Cancer Chemother Pharmacol. 2020 Oct 11. doi: 10.1007/s00280-020-04157-2. Online ahead of print.
PURPOSE: The naturally-occurring omega-3 polyunsaturated fatty acid eicosapentaenoic acid (EPA) is safe, well-tolerated and inexpensive, making it an attractive anti-cancer intervention. However, EPA has only modest anti-colorectal cancer (CRC) activity, when used alone. Both cyclooxygenase (COX) isoforms metabolise EPA and are over-expressed in CRC cells. We investigated whether COX inhibition increases the sensitivity of CRC cells to growth inhibition by EPA.
METHODS: A panel of 18 human and mouse CRC cell lines was used to characterize the differential sensitivity of CRC cells to the growth inhibitory effects of EPA. The effect of CRISPR-Cas9 genetic deletion and pharmacological inhibition of COX-1 and COX-2 on the anti-cancer activity of EPA was determined using in vitro and in vivo models.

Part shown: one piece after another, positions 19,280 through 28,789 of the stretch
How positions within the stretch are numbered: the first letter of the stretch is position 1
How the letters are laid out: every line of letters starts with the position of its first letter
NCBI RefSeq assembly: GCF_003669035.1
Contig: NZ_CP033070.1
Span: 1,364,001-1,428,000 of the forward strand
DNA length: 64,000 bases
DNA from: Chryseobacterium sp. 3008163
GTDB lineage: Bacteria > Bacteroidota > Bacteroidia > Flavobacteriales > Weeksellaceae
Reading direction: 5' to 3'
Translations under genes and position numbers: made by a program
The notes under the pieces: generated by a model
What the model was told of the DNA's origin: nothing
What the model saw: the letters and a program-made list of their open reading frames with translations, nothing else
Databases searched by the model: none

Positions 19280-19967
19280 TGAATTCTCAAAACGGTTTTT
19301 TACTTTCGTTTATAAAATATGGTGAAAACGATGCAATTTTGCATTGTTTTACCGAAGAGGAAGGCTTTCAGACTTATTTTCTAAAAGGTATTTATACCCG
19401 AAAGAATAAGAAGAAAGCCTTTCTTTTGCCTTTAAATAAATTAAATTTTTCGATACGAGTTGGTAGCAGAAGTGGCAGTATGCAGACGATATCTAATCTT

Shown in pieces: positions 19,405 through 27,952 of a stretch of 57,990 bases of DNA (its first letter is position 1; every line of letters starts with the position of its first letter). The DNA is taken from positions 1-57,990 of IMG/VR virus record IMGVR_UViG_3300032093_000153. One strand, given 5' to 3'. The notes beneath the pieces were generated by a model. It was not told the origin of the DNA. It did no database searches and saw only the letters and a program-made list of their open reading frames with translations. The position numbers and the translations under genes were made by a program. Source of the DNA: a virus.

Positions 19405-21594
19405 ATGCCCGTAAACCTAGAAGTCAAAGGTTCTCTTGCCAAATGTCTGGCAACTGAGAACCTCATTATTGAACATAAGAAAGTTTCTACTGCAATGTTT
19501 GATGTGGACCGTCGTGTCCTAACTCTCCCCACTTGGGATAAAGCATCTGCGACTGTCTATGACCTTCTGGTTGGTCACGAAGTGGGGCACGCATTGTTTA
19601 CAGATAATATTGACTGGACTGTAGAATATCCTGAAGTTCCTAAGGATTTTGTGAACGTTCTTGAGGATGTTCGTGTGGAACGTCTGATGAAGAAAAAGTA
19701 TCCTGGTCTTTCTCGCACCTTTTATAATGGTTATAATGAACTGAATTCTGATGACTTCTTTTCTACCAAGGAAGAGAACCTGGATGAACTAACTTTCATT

RESULTS: Genetic ablation of both COX isoforms increased sensitivity of CT26 mouse CRC cells to growth inhibition by EPA in vitro and in vivo. The non-selective COX inhibitor aspirin and the selective COX-2 inhibitor celecoxib increased sensitivity of several human and mouse CRC cell lines to EPA in vitro. However, in a MC38 mouse CRC cell tumour model, with dosing that mirrored low-dose aspirin use in humans, thereby producing significant platelet COX-1 inhibition, there was ineffective intra-tumoral COX-2 inhibition by aspirin and no effect on EPA sensitivity of MC38 cell tumours.
CONCLUSION: Cyclooxygenase inhibition by non-steroidal anti-inflammatory drugs represents a therapeutic opportunity to augment the modest anti-CRC activity of EPA. However, intra-tumoral COX inhibition is likely to be critical for this drug-nutrient interaction and careful tissue pharmacodynamic profiling is required in subsequent pre-clinical and human studies.